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I'm using the time for e.g. ping and timeout calculation as well as animations in a game. So my (big) codebase uses std::chrono::steady_clock::now() in many places. For testing I'd like to test those without having to resort to sleep and friends (timeout of >=5mins will be hard to test this way...)

For this I created a custom Clock class that uses a singleton-like instance which can be changed to provide a custom clock. A default of steady_clock is used for production code. This Clock can be used as a drop-in replacement of std::chrono::steady_clock and can be mocked in test code.

I'd like a review with suggestions how to improve this or if it has any flaws. Pointers to similar/better implementations are also welcome. I'm mostly concerned about the multiple indirections (and related performance penalties) this causes: Lookup of a "constructed" flag, the impl and the vtable (3 pointers) although I only have 1 function. See godbold

#include <chrono>
#include <memory>

struct BaseClock
{
    using Clock = std::chrono::steady_clock;
    using time_point = Clock::time_point;
    virtual ~BaseClock() = default;
    virtual time_point now(){ return std::chrono::steady_clock::now(); }
};

class Clock
{
    static std::unique_ptr<BaseClock>& inst(){
        static std::unique_ptr<BaseClock> clock(new BaseClock);
        return clock;
    }
public:
    using rep = BaseClock::Clock::rep;
    using duration = BaseClock::Clock::duration;
    using time_point = std::chrono::time_point<Clock>;

    static time_point now(){ return time_point(inst()->now().time_since_epoch()); }
    static void set(std::unique_ptr<BaseClock> clock){inst() = std::move(clock);}
};

int main()
{
    return Clock::now().time_since_epoch().count();
}

Example usage in test code:

struct MockClock: public BaseClock{
    static time_point current;
    time_point now() override { return current; }
};

void test_method(){
    Clock::set(new MockClock);
    MockClock::current = MockClock::time_point(100);
    testClass.methodUsingClock();
    MockClock::current += std::chrono::seconds(10);
    REQUIRE(testClass.checkTimeout());
}
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  • \$\begingroup\$ What's the point of BaseClock ? What's advantage against using directly std::chrono ? Avoid naked new, use std::make_unique instead. \$\endgroup\$ – Calak Nov 23 '18 at 10:06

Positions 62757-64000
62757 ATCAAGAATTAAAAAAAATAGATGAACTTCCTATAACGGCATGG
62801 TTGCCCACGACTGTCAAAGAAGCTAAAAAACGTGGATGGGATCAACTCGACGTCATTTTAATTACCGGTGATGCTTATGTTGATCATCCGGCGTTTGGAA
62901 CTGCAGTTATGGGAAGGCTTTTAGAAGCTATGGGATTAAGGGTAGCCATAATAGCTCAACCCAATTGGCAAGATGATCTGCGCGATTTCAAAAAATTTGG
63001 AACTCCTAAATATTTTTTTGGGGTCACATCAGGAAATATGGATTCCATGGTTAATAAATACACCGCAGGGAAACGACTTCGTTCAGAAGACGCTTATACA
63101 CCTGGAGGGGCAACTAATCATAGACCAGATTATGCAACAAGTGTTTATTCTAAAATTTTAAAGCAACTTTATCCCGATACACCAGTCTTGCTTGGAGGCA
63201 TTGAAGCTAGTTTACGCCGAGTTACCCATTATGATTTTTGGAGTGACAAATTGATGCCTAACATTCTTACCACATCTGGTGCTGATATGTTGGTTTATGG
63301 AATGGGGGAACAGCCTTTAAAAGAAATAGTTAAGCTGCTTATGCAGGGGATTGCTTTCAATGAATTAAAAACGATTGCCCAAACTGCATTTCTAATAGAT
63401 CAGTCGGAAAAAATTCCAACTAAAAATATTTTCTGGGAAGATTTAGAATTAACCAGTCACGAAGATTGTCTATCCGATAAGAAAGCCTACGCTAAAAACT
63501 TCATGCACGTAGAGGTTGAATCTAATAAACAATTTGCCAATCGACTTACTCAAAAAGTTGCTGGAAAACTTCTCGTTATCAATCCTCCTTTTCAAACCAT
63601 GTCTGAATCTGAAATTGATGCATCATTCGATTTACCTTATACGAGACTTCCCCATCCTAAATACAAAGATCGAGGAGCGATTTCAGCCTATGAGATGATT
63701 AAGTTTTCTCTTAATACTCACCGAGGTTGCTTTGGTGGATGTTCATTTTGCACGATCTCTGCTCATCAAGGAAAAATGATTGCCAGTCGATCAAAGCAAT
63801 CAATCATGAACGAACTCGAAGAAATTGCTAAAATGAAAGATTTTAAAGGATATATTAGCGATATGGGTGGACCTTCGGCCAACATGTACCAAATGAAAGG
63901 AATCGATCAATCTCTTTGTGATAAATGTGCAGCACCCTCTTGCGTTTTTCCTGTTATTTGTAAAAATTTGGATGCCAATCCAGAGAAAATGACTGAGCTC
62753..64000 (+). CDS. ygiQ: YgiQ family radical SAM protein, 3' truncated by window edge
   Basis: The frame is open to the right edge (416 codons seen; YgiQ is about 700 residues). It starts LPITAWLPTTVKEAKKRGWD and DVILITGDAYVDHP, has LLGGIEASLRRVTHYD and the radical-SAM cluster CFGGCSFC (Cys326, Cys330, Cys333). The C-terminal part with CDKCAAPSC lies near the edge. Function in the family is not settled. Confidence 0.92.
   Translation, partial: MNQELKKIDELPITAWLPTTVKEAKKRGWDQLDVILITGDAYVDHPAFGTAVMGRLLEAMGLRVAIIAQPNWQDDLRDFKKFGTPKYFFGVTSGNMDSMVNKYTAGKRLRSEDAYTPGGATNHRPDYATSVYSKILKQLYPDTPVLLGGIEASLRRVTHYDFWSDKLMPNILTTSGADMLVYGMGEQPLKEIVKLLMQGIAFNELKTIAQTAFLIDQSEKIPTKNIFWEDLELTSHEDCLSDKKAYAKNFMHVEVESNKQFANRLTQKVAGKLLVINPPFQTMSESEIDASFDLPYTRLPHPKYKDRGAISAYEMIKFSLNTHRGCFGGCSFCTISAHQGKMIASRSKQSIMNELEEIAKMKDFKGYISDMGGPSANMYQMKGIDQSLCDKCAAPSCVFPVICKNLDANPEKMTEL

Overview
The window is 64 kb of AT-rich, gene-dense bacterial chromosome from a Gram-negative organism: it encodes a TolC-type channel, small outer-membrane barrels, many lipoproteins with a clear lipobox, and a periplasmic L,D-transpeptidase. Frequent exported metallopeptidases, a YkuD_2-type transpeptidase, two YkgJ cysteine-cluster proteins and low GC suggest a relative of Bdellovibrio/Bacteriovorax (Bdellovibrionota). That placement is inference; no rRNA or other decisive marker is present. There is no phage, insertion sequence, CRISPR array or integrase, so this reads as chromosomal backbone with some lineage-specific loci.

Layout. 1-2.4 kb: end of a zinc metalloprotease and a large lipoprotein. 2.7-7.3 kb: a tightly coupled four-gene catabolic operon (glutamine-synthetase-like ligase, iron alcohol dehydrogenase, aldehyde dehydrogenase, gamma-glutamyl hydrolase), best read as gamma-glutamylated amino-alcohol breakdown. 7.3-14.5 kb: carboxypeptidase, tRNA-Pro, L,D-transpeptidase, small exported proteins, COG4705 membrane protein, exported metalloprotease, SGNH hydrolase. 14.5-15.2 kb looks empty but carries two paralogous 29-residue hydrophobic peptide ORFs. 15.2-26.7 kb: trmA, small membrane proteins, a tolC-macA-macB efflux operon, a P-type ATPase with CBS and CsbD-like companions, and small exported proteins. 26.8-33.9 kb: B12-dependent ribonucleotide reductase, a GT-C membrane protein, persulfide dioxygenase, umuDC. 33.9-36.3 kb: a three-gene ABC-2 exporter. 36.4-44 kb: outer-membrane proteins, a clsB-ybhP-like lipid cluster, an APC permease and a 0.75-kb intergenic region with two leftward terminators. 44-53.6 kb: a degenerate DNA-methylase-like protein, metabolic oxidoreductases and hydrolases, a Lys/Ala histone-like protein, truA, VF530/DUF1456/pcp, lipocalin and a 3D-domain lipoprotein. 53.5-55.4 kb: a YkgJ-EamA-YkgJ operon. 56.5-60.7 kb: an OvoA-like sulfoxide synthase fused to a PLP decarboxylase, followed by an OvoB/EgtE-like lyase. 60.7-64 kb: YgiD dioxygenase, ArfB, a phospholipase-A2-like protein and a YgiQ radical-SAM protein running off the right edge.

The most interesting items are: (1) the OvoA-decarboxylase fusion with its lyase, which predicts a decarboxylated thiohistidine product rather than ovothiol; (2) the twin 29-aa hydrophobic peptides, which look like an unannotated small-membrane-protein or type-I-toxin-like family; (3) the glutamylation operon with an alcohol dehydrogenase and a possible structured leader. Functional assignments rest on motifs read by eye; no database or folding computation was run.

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    \$\begingroup\$ @Calak: IIUC the point of BaseClock is to provide a baseline clock interface without direct dependencies. A user expecting a const BaseClock& or similiar can now write code independent of the underlying clock type. This allows for switching the underlying clock on a higher level without affecting the dependent code (kind of "dependency injection for clocks"). As a side effect, this allows for easier test setups (especially for weird corner cases). // I'm not a fan of the singleton in Clock, though. \$\endgroup\$ – hoffmale Nov 23 '18 at 10:54
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    \$\begingroup\$ @Calak In test code you need to mock the time, that's the whole purpose that I stated in the intro. Hence you need some injection point which the virtual BaseClock::now() provides while defaulting to std::chrono. I added a usage example to make this clearer. \$\endgroup\$ – Flamefire Nov 23 '18 at 12:20
  • \$\begingroup\$ @hoffmale You are correct, although the code does not get BaseClock& but simply uses Clock as a drop-in replacement for std::chrono::*clock (I edited the question to highlight this) So yes this is exactly dependency injection but without passing it as (template or regular) parameters which would require massive changes to the codebase. As clocks are static classes a singleton is required, I don't see a way avoiding this. \$\endgroup\$ – Flamefire Nov 23 '18 at 12:22